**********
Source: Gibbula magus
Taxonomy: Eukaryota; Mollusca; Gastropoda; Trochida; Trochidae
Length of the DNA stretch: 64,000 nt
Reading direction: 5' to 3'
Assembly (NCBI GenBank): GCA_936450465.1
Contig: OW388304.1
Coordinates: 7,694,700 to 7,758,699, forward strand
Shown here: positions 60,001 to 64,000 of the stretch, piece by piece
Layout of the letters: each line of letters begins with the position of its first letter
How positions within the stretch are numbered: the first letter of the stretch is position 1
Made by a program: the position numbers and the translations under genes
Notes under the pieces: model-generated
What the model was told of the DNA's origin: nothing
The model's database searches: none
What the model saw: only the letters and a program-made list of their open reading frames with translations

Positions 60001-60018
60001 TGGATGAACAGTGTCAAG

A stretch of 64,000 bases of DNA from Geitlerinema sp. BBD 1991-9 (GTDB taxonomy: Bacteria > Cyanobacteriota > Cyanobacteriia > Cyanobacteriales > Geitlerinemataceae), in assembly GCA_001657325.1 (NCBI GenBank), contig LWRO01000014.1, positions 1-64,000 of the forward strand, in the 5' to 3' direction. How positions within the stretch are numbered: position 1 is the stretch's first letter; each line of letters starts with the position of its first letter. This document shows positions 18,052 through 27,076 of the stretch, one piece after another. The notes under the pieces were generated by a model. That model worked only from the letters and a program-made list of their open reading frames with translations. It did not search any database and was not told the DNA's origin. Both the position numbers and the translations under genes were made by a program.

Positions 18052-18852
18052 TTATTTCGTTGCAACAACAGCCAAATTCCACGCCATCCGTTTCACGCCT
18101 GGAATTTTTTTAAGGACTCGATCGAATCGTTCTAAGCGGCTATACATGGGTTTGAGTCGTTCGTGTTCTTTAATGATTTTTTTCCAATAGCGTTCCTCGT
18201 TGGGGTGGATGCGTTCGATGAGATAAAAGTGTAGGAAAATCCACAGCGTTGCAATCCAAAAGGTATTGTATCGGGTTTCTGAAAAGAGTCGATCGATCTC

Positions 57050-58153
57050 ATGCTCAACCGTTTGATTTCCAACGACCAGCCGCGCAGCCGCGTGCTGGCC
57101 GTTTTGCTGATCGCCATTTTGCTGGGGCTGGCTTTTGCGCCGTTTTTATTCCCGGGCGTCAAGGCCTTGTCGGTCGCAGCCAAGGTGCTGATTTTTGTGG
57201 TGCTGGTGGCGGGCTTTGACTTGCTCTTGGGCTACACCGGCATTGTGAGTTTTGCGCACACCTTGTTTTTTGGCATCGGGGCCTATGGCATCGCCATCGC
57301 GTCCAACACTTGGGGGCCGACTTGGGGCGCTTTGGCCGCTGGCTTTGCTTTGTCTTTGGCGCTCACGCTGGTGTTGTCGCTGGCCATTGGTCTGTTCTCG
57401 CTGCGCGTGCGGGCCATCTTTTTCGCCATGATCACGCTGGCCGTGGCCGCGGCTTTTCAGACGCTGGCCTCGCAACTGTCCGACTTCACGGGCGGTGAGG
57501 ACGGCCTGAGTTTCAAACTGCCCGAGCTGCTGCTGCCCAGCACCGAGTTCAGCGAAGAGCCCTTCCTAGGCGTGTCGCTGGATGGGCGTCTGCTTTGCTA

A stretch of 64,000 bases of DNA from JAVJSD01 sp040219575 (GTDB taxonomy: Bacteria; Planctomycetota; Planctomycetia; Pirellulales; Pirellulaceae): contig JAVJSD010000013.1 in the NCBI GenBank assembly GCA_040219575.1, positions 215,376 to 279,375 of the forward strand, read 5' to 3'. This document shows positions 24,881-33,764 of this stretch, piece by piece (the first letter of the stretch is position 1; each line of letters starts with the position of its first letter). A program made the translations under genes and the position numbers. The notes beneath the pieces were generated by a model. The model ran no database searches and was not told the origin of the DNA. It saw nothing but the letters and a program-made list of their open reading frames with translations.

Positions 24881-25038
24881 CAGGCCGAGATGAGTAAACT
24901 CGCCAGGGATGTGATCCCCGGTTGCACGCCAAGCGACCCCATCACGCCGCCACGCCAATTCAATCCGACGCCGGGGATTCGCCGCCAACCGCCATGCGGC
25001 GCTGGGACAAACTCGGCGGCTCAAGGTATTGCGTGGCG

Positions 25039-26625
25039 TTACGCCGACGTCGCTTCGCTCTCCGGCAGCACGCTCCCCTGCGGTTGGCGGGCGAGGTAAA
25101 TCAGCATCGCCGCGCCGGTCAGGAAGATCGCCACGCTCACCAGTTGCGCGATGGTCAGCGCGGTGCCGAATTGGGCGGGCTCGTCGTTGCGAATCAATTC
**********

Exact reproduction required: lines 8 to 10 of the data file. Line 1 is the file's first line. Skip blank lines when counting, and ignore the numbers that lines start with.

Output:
Shown here: positions 60,001 to 64,000 of the stretch, piece by piece
Layout of the letters: each line of letters begins with the position of its first letter
How positions within the stretch are numbered: the first letter of the stretch is position 1